Like it or not we are constantly judged by our writing skills. Whether we are writing a term paper for a class or research report for our boss, the quality of our work will be determined in part by the quality of our writing.  This may not be fair, but there is something we can do about it.

Writing is important because it’s a communication tool. Imagine you had a great song on your MP3 player that you wanted to share with your friends, but every time you played it there was mainly static. Your friends couldn’t appreciate it because the music was blurred. Writing is the same. You may have great ideas and worked very hard, but if your ideas aren’t conveyed properly then all will be lost. In this article I will discuss some easy ways one can improve their writing skills and gain an advantage they will use all their life.

Not everyone can win a Pulitzer Prize, but all of us can improve our writing skills. Here are a few basic tips to keep in mind:

  1. Good writers typically read a lot – If I wanted to be a strong basketball player I would try to watch the best players and mimic their skills. It’s the same with writing. Becoming a great writer means reading a lot of different sources like books, magazines and newspapers. You should read whatever interests you, but just do it regularly and make note of how authors deliver their message. Most poor writers don’t like reading and you typically won’t find many books in their homes.
  2. Build your vocabulary – You’d be surprised how a limited vocabulary will limit your writing ability. The words we use are an extension of our thoughts. Without the right words we may not be able to express our feelings or ideas adequately. I’m not saying you need to swallow a dictionary, but knowing more words gives you more options and tools for expressing yourself. Since I was a kid whenever I would find a word that I didn’t know I would write it down and look it up. These days you can do this online at places like YourDictionary.com. I would also suggest signing up to a daily dictionary word email service like the one from Dictionary.com.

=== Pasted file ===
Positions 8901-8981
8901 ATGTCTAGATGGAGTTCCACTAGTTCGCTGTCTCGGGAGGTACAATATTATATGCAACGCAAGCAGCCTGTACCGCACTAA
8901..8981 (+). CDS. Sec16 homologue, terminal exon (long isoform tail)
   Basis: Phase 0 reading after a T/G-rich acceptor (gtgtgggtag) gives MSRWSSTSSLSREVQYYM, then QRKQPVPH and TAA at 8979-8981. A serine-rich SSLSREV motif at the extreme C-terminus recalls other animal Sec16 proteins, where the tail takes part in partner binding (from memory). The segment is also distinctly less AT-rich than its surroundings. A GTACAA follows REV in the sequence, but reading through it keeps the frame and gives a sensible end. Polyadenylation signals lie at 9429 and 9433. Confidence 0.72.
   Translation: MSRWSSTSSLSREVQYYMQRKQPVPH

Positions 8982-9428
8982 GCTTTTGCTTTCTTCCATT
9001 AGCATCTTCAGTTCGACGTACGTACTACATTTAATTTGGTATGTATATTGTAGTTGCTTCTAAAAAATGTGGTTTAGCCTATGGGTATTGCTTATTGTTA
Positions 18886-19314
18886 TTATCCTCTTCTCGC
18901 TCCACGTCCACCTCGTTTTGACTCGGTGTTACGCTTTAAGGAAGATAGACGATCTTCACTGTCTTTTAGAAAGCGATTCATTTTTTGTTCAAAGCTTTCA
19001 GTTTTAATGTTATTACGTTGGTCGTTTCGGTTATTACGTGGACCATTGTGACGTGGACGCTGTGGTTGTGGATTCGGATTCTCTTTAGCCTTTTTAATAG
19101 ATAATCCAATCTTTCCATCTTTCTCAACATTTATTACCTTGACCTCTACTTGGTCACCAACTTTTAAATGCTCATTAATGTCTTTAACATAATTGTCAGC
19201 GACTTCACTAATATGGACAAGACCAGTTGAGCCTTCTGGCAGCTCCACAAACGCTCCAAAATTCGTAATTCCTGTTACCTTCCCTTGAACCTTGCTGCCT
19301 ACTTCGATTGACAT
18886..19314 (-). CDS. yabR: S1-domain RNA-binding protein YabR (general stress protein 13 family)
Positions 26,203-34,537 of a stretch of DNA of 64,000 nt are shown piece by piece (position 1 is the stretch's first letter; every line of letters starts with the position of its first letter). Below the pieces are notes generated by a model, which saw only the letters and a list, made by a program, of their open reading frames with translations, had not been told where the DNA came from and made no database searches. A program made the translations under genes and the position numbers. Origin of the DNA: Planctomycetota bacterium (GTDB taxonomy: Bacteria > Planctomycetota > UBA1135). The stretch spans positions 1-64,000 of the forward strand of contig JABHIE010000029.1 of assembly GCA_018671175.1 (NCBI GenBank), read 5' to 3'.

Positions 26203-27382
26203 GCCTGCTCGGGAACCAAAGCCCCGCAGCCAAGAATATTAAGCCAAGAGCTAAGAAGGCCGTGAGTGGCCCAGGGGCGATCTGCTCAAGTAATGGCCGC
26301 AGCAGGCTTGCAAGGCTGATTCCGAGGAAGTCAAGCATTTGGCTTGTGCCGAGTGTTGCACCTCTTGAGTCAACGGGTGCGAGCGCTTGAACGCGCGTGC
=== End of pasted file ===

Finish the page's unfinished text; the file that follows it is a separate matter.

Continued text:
3. Write with a purpose – Many people think writing is about dumping everything you’ve studied onto a piece of paper. They don’t understand that people will not sift through your paper to find the meaning or brilliance of your work. Before you start writing decide what your main message is and how you’re going to deliver it. Remember that writing is just a form of communication. Imagine that the reader of your work is pressed for time and has other things to do and read (which is likely true).
  4. Review, revise & reorganize – It’s absolutely critical to review your work when you’re done because it may need to go through numerous drafts before it’s perfect. Look at your work objectively and search for obvious errors in spelling and logic. Afterwards make sure the message is getting across, the sentences are ordered properly, it’s the right length and the proper vocabulary has been used. Don’t be afraid to chop up your work, cut things out, add things and move sentences around.

Writing is a skill like any other, with practice you will get better. The type of writing you do in school and business is mainly for other people and hence you need to get external opinions. Ask your boss or instructor for feedback. You should also ask friends, family and colleagues for advice as well. Don’t take criticisms personally, just try to interpret them as opportunities to get better and eventually you will.

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Tags: essays, productivity, skills, vocabulary, writing

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